I generally prefer February to January. It’s a shorter month, and it always ends in March. It benefits from not sitting next to Christmas, and is not tarnished by the comparative lack of joy, presents, bright lights and good-will. So I have been trying to find some uplifting verse to match my monthly preference…
And maybe I’m onto a loser because most poetry tends towards the melancholy anyway, but February does not seem to inspire any lightness at all. Ted Hughes, I love you, but your words are stones and flints and have no remorse. Ezra Pound, I like you too, but your words have become argument’s whores. Margaret Attwood, you may have cats in your poem, but you can’t fool me, I know there is something dark at the heart.And John Clare, sorry, I just can’t trust you, it’s too Romantic and too sane. So, on the strength of his third stanza and not because he offers February in any genteel or fluffy kind of way, I give you Boris Pasternak:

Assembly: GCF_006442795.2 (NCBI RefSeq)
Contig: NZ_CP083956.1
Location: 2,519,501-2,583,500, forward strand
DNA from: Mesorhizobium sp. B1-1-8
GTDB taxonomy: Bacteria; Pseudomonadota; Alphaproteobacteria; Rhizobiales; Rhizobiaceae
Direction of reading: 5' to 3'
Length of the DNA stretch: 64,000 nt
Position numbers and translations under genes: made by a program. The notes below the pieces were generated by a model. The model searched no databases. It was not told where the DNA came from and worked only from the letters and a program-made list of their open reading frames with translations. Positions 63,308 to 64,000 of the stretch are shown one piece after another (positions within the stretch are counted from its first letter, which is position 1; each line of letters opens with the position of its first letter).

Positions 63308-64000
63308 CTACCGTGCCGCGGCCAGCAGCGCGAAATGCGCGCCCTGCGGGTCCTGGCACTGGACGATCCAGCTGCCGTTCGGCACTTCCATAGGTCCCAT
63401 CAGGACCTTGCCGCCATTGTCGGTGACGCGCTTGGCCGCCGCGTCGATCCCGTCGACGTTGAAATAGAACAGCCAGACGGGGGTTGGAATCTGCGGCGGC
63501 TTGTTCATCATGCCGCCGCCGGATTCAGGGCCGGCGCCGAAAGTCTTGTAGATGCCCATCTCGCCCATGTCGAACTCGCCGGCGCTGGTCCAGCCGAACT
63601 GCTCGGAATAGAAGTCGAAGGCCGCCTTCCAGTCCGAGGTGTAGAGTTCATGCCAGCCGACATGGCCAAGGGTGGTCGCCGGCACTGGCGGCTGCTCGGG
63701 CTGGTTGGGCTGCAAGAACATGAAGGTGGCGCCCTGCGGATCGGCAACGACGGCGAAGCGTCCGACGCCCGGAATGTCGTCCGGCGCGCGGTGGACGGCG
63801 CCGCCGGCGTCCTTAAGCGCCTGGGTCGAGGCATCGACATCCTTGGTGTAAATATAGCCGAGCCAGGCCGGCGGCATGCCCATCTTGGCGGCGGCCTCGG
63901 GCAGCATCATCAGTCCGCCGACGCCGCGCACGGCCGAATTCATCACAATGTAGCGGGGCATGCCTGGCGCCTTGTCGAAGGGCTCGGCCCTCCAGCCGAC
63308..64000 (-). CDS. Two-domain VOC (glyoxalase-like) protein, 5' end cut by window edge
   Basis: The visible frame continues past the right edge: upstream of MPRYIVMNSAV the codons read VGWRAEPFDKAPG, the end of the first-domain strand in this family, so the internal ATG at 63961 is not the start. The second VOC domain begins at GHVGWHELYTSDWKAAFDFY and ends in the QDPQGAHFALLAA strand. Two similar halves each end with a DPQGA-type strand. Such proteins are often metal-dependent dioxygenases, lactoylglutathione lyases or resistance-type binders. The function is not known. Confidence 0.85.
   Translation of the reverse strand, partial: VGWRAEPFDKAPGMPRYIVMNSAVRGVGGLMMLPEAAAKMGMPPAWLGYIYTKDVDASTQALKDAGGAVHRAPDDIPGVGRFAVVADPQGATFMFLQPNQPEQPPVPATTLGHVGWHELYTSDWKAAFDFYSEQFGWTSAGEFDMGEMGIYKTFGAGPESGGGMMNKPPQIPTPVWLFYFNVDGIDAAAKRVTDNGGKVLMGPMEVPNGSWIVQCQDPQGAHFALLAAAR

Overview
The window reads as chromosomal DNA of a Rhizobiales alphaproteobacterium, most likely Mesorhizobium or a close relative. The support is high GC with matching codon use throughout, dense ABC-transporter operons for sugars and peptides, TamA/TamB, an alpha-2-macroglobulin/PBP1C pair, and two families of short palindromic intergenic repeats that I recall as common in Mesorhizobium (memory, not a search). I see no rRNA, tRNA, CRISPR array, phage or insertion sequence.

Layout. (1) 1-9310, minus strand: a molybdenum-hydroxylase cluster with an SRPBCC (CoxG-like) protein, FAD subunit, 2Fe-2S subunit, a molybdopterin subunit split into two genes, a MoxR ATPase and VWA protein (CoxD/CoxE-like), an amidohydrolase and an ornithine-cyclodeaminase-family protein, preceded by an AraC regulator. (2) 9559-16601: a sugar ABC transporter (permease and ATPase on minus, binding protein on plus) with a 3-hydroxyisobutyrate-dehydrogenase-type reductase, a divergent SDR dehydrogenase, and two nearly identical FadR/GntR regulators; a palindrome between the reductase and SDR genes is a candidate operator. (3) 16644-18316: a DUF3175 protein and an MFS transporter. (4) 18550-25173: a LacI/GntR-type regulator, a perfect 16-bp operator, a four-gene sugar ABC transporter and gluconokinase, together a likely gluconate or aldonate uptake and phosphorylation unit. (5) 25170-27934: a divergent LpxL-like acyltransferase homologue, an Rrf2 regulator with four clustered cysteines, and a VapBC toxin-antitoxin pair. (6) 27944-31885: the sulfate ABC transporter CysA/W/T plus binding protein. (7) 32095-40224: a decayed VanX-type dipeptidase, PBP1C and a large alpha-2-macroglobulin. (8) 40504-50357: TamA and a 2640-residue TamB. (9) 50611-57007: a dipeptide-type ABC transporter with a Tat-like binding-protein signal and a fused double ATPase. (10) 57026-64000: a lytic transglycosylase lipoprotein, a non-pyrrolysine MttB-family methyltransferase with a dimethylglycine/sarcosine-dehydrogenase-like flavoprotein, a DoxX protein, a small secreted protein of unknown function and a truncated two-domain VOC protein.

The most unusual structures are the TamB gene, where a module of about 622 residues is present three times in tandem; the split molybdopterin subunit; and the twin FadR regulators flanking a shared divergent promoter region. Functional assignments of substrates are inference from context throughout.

February. Get ink. Weep.
Write the heart out about it. Sing
Another song of February
While raucous slush burns black with spring.
Six grivnas* for a buggy ride
Past booming bells, on screaming gears,
Out to a place where rain pours down
Louder than any ink or tears
Where like a flock of charcoal pears,
A thousand blackbirds, ripped awry
From trees to puddles, knock dry grief
Into the deep end of the eye.
A thaw patch blackens underfoot.
The wind is gutted with a scream.
True verses are the most haphazard,
Rhyming the heart out on a theme.
*Grivna: a unit of currency.